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‘Manchester by the Sea’ confronts pain honestly

| Tuesday, January 24, 2017

Manchester_bannerLindsey Meyers

No one can deny that the last few months have been a particularly strong period for cinema. The recent slate of offerings is objectively better than “The Angry Birds Movie,” released in May. Apart from the quality of recent films, the change in the kind of films moviegoers see is also remarkable. Just as the recent release of “La La Land” signalled the triumphant return of original musicals to cinema, Kenneth Lonergan’s “Manchester by the Sea” marked the restoration of another genre: the brooding, brutally honest tragedy.

“Manchester by the Sea” is nothing if not realistic. In fact, this film seems to purposely lack all the hallmarks of filmmaking, such as plot twists, extraordinary characters, moralizing dialogue or special effects, in favor of the slings and arrows of daily life. Yet instead of producing boredom, this realism lends the movie its power.

As the plot descended into deeper tragedy, I attempted to remind myself that the events of “Manchester by the Sea” are not real — but I never really could. The subdued manner in which the main character Lee Chandler (Casey Affleck) carries the burden of his pain and the slight yet noticeable anger in his actions together mirror many people in my daily life. Similarly, the normality of Chandler’s backstory makes him nearly indistinguishable from myself. As a result, the movie feels disturbingly like something from my own future.

Much can be written about the pacing of the film, but suffice it to say that if you have ever hated a Coen brothers movie, this film is not for you. The movie gradually unfolds in a way that is neither formulaic nor spontaneous. That is to say, the viewer would be hard-pressed to predict what happens next, but the subsequent events are not surprising.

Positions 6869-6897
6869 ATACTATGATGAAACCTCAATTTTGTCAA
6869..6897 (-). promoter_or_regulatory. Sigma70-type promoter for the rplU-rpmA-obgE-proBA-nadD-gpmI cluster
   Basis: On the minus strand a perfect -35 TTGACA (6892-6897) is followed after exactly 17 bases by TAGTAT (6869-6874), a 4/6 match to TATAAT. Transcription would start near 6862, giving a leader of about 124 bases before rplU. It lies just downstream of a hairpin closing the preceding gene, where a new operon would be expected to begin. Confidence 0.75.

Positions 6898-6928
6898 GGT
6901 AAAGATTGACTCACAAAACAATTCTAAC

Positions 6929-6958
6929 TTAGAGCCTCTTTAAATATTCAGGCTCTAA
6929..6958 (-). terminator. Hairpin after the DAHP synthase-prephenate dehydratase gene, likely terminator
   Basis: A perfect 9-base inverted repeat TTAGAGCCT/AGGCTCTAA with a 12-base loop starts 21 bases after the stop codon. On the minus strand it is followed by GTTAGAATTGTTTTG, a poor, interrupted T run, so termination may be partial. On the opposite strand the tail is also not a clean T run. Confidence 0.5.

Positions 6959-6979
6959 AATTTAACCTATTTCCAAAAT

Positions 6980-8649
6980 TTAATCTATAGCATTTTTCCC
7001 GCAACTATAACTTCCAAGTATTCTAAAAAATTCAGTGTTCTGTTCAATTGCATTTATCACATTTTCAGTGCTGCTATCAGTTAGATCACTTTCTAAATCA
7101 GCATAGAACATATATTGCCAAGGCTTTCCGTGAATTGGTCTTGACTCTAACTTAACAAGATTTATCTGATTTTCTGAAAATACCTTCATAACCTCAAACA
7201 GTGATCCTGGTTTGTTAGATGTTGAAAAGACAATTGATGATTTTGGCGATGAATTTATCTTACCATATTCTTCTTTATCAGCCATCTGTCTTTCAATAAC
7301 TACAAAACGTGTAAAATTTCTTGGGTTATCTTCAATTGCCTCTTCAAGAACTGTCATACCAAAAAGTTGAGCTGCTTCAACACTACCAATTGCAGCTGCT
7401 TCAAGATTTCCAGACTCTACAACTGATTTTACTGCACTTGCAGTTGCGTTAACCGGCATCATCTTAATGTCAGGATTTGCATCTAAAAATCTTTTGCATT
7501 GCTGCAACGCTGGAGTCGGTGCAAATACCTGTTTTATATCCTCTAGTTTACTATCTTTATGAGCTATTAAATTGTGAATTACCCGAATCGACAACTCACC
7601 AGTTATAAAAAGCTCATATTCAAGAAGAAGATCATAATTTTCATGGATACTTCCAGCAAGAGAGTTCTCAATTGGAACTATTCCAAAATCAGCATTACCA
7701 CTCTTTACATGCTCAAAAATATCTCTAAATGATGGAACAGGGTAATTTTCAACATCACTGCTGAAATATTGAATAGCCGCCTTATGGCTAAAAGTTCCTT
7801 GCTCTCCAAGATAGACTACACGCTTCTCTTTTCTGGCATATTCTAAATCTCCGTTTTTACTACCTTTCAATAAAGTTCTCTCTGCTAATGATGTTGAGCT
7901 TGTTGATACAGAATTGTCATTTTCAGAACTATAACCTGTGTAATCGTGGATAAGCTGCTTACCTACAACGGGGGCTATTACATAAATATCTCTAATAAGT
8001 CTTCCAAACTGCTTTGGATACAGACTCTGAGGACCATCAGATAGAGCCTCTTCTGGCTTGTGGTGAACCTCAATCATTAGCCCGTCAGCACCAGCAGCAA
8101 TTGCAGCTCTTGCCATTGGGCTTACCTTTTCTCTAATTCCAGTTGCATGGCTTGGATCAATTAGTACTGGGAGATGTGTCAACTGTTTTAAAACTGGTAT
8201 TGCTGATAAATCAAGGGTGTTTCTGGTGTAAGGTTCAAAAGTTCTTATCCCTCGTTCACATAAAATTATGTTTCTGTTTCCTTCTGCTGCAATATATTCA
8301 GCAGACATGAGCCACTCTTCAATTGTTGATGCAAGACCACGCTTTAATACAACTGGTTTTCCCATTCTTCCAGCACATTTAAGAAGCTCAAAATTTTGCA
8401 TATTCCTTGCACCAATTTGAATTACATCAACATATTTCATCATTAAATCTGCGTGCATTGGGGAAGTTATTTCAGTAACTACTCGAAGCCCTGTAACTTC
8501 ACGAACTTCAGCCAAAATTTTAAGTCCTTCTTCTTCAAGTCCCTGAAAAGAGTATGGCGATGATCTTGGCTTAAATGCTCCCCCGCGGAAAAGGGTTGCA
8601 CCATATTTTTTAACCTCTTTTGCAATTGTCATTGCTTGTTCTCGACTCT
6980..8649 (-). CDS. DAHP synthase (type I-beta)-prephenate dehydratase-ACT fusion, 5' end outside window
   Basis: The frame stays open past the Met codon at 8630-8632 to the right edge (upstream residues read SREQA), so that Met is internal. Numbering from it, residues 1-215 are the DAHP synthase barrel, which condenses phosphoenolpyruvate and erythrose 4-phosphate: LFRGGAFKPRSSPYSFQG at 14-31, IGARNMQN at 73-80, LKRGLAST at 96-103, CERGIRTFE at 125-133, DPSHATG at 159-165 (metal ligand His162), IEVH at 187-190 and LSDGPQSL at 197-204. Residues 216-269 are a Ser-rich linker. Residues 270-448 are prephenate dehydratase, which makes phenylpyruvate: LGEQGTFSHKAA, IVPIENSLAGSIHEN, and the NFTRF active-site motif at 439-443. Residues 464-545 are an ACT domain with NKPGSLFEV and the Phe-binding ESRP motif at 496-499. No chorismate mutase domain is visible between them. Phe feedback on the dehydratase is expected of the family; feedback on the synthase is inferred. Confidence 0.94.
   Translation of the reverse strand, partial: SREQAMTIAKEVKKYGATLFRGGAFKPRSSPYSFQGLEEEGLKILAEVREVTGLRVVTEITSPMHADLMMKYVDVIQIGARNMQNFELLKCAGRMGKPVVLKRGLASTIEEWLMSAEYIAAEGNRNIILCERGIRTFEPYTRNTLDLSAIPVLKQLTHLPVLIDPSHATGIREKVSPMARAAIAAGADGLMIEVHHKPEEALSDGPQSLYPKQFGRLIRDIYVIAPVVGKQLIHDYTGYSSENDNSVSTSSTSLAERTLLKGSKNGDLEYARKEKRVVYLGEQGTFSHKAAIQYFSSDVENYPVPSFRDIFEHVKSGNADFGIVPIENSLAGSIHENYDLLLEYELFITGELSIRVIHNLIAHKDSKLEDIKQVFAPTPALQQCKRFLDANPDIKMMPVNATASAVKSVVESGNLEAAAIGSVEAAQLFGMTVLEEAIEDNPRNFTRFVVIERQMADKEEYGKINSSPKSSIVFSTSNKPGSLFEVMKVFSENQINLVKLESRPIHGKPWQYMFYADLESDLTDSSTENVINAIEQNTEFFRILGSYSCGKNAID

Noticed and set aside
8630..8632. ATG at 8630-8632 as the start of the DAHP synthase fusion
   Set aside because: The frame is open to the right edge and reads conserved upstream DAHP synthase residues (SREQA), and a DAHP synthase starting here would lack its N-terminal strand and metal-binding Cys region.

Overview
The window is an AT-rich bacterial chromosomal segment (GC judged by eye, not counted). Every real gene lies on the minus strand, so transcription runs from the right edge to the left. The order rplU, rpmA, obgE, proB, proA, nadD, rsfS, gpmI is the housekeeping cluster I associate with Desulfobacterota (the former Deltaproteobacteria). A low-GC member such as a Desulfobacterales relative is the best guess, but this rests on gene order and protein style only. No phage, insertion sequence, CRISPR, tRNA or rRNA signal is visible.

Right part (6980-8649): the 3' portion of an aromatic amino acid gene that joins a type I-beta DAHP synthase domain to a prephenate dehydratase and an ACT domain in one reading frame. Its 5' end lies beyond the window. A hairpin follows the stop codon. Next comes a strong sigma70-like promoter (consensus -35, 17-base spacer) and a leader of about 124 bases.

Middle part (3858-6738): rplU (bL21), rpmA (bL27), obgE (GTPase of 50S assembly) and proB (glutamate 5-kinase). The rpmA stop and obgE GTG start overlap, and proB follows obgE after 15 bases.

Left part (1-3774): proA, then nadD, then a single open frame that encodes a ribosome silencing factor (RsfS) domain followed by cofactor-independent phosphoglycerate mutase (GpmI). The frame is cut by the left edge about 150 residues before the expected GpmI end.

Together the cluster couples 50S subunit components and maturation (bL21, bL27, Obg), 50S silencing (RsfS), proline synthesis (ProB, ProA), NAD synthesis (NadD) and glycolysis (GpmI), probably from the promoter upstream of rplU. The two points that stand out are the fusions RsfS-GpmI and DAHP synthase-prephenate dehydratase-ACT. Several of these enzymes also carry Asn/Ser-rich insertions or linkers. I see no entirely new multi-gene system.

The movie begins in tragedy: Informed that his brother has finally succumbed to his heart condition, the curiously antisocial Lee must return to his hometown to care for his nephew. Soon, however, this tragic but not unexpected event is eclipsed by a new catastrophe at the core of Affleck’s character. Although not the plot’s core, it hangs over the subsequent events like a dark but distant specter. Writer and director Kenneth Lonergan’s decision not to center on this tragedy is pivotal to the success of “Manchester by the Sea.” Anyone can crank out a relatable “character-tragedy-aftermath” formula, but Lonergan has decidedly rejected this archetype. Instead, he explores a time years after the tragedy, so that the pain and guilt clearly permeate Chandler’s every breath and step. Yet Chandler still breathes, still walks. That fact is the only hopeful part of the movie, yet it is a more authentic hope than any summer blockbuster could offer.

“Manchester by the Sea” is laudable for its depiction of tragedy in all its forms. This makes it even more abhorrent that Affleck, who played the wretched victim with such poise in the film, seems in real life to be the villain. Although sued by two women for sexual harassment in 2010, Affleck has yet to face serious inquiry into his conduct and character, as the press has largely refused to make a story of the lawsuits, which were settled out of court. Personally, I do not think that Affleck’s disgraceful behavior in the past somehow voids his obvious talent as an actor. However, I am fearful that as a society we often do the reverse and treat talent as an indulgence that pardons perpetrators of any serious blame. Affleck may win an Oscar this February, and he probably deserves it, but he also deserves more than a few critical headlines and a slap on the wrist for his conduct — as do many others that the court of public opinion has incomprehensibly pardoned. As “Manchester by the Sea” reminds us, the fact that tragedies happen is often beyond our control, but we can control how we respond to them.

5/5 Shamrocks

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